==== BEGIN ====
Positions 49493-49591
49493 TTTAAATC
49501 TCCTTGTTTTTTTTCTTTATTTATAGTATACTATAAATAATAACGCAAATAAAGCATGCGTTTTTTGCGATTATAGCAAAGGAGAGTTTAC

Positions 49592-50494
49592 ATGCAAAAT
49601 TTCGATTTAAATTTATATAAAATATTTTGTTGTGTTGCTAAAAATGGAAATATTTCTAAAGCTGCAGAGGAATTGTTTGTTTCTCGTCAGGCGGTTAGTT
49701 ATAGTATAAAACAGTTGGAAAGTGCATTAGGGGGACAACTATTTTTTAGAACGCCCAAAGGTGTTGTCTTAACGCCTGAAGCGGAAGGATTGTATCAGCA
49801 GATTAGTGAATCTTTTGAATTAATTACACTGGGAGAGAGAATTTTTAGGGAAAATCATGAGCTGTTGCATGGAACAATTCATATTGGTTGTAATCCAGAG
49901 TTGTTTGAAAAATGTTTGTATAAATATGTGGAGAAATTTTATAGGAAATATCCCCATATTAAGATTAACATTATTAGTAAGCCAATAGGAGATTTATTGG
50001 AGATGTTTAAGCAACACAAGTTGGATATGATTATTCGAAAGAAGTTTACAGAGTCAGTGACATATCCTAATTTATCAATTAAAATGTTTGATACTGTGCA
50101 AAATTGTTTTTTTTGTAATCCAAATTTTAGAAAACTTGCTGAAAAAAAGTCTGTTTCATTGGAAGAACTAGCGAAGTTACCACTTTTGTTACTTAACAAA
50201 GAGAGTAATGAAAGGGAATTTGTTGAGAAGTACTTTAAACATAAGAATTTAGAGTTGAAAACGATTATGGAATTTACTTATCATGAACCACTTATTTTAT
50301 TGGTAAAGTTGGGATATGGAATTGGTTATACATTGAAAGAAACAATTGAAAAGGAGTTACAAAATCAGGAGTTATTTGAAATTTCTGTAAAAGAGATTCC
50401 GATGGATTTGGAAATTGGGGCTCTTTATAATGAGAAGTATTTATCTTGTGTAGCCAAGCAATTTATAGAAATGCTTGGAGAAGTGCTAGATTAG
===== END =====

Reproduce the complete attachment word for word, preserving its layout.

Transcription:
Positions 49493-49591
49493 TTTAAATC
49501 TCCTTGTTTTTTTTCTTTATTTATAGTATACTATAAATAATAACGCAAATAAAGCATGCGTTTTTTGCGATTATAGCAAAGGAGAGTTTAC

Positions 49592-50494
49592 ATGCAAAAT
49601 TTCGATTTAAATTTATATAAAATATTTTGTTGTGTTGCTAAAAATGGAAATATTTCTAAAGCTGCAGAGGAATTGTTTGTTTCTCGTCAGGCGGTTAGTT
49701 ATAGTATAAAACAGTTGGAAAGTGCATTAGGGGGACAACTATTTTTTAGAACGCCCAAAGGTGTTGTCTTAACGCCTGAAGCGGAAGGATTGTATCAGCA
49801 GATTAGTGAATCTTTTGAATTAATTACACTGGGAGAGAGAATTTTTAGGGAAAATCATGAGCTGTTGCATGGAACAATTCATATTGGTTGTAATCCAGAG
49901 TTGTTTGAAAAATGTTTGTATAAATATGTGGAGAAATTTTATAGGAAATATCCCCATATTAAGATTAACATTATTAGTAAGCCAATAGGAGATTTATTGG
50001 AGATGTTTAAGCAACACAAGTTGGATATGATTATTCGAAAGAAGTTTACAGAGTCAGTGACATATCCTAATTTATCAATTAAAATGTTTGATACTGTGCA
50101 AAATTGTTTTTTTTGTAATCCAAATTTTAGAAAACTTGCTGAAAAAAAGTCTGTTTCATTGGAAGAACTAGCGAAGTTACCACTTTTGTTACTTAACAAA
50201 GAGAGTAATGAAAGGGAATTTGTTGAGAAGTACTTTAAACATAAGAATTTAGAGTTGAAAACGATTATGGAATTTACTTATCATGAACCACTTATTTTAT
50301 TGGTAAAGTTGGGATATGGAATTGGTTATACATTGAAAGAAACAATTGAAAAGGAGTTACAAAATCAGGAGTTATTTGAAATTTCTGTAAAAGAGATTCC
50401 GATGGATTTGGAAATTGGGGCTCTTTATAATGAGAAGTATTTATCTTGTGTAGCCAAGCAATTTATAGAAATGCTTGGAGAAGTGCTAGATTAG